Kirchhoff’s Voltage Law, also known as Kirchhoff’s second law, Kirchhoff’s loop, mesh or second rule states that the principle of the conservation of energy implies that the directed sum of the electrical potential difference (voltage) around any closed network is zero, or: More simply, the sum of the EMFS in any closed loop is equivalent to the sum of the potential drops in that loop, or: The algebraic sum of the products of the resistances of the conductors and the currents in them in a closed loop is equal to the total EMF available in that loop. Similarly to KCL, it can be stated as: |

\[\sum _{ k=1 }^{ n }{ { V }_{ k }=0 }\] |

\[\sum _{ k=1 }^{ n }{ { V }_{ k }=0 }\] |

\[\sum _{ k=1 }^{ n }{ { V }_{ k }=0 }\] |

\[\sum _{ k=1 }^{ n }{ { V }_{ k }=0 }\] |

\[\sum _{ k=1 }^{ n }{ { V }_{ k }=0 }\] |

Here, $n$ is the total number of voltages measured. The voltages may also be complex: |

Here, $n$ is the total number of voltages measured. The voltages may also be complex: |

Here, $n$ is the total number of voltages measured. The voltages may also be complex: |

Here, $n$ is the total number of voltages measured. The voltages may also be complex: |

Here, $n$ is the total number of voltages measured. The voltages may also be complex: |

\[\sum _{ k=1 }^{ n }{ \tilde { V } _{ k }=0 }\] |

\[\sum _{ k=1 }^{ n }{ \tilde { V } _{ k }=0 }\] |

\[\sum _{ k=1 }^{ n }{ \tilde { V } _{ k }=0 }\] |

\[\sum _{ k=1 }^{ n }{ \tilde { V } _{ k }=0 }\] |

\[\sum _{ k=1 }^{ n }{ \tilde { V } _{ k }=0 }\] |

This law is based on the conservation of energy whereby voltage is defined as the energy per unit charge. The total amount of energy gained per unit charge must be equal to the amount of energy lost per unit charge, as energy and charge are both conserved. |

This law is based on the conservation of energy whereby voltage is defined as the energy per unit charge. The total amount of energy gained per unit charge must be equal to the amount of energy lost per unit charge, as energy and charge are both conserved. |

This law is based on the conservation of energy whereby voltage is defined as the energy per unit charge. The total amount of energy gained per unit charge must be equal to the amount of energy lost per unit charge, as energy and charge are both conserved. |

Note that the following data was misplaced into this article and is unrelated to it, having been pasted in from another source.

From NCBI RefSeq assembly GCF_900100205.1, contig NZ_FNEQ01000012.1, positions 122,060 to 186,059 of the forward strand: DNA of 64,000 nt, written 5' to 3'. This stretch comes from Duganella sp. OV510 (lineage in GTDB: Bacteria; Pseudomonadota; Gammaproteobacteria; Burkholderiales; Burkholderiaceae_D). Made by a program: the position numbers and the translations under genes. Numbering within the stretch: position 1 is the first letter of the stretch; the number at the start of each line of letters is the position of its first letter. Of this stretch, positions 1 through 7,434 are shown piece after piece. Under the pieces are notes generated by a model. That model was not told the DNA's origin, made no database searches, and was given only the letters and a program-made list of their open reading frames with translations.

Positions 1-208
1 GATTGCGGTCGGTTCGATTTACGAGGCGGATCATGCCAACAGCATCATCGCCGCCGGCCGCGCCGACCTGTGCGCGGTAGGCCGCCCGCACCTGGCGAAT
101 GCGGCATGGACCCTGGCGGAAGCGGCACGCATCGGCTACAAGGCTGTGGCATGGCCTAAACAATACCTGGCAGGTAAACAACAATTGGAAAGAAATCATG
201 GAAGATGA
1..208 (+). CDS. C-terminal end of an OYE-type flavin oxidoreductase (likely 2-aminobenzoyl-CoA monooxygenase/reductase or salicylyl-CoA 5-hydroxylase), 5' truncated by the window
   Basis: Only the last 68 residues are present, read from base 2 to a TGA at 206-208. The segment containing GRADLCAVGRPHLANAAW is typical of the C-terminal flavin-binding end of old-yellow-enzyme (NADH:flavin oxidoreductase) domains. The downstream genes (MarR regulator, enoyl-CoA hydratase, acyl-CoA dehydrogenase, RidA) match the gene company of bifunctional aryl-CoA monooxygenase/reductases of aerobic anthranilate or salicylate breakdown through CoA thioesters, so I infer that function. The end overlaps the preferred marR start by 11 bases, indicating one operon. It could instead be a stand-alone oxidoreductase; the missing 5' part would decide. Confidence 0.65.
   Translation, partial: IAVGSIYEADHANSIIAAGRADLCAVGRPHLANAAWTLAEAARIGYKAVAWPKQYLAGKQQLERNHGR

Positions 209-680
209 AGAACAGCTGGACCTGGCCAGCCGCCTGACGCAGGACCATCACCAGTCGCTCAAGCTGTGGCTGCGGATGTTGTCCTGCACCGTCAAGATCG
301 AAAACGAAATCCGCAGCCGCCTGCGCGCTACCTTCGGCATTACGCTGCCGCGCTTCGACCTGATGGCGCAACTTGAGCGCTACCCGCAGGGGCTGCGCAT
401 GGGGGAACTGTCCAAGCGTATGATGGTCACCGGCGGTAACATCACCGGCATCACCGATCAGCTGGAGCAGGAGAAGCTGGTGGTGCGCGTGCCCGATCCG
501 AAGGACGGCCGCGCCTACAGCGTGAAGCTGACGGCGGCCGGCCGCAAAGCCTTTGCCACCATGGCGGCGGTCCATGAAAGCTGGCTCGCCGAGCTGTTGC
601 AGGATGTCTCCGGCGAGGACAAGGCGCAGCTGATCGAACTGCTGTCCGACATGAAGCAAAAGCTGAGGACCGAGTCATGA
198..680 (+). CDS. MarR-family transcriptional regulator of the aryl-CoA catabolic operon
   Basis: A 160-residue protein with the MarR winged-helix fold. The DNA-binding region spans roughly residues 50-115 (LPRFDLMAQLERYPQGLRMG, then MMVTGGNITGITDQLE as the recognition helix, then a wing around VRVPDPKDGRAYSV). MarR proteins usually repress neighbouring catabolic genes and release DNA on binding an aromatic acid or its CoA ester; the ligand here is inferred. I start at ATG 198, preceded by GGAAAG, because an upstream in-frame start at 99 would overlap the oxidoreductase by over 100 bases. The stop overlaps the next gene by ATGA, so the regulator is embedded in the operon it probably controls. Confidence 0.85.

ExamplesAssume an electric network consisting of two voltage sources and three resistors. According to the first law we have: |

ExamplesAssume an electric network consisting of two voltage sources and three resistors. According to the first law we have: |

ExamplesAssume an electric network consisting of two voltage sources and three resistors. According to the first law we have: |

ExamplesAssume an electric network consisting of two voltage sources and three resistors. According to the first law we have: |

ExamplesAssume an electric network consisting of two voltage sources and three resistors. According to the first law we have: |

\[i_{ 1 }-i_{ 2 }-i_{ 3 }=0\] |

\[i_{ 1 }-i_{ 2 }-i_{ 3 }=0\] |

\[i_{ 1 }-i_{ 2 }-i_{ 3 }=0\] |

\[i_{ 1 }-i_{ 2 }-i_{ 3 }=0\] |

\[i_{ 1 }-i_{ 2 }-i_{ 3 }=0\] |

The second law applied to the closed circuit $S_{ 1 }$ gives: |

The second law applied to the closed circuit $S_{ 1 }$ gives: |

The second law applied to the closed circuit $S_{ 1 }$ gives: |

The second law applied to the closed circuit $S_{ 1 }$ gives: |

The second law applied to the closed circuit $S_{ 1 }$ gives: |

\[-R_{ 2 }i_{ 2 }+E_{ 1 }-R_{ 1 }i_{ 1 }=0\] |

\[-R_{ 2 }i_{ 2 }+E_{ 1 }-R_{ 1 }i_{ 1 }=0\] |

\[-R_{ 2 }i_{ 2 }+E_{ 1 }-R_{ 1 }i_{ 1 }=0\] |

\[-R_{ 2 }i_{ 2 }+E_{ 1 }-R_{ 1 }i_{ 1 }=0\] |

\[-R_{ 2 }i_{ 2 }+E_{ 1 }-R_{ 1 }i_{ 1 }=0\] |

The second law applied to the closed circuit $S_{ 2 }$: |

The second law applied to the closed circuit $S_{ 2 }$: |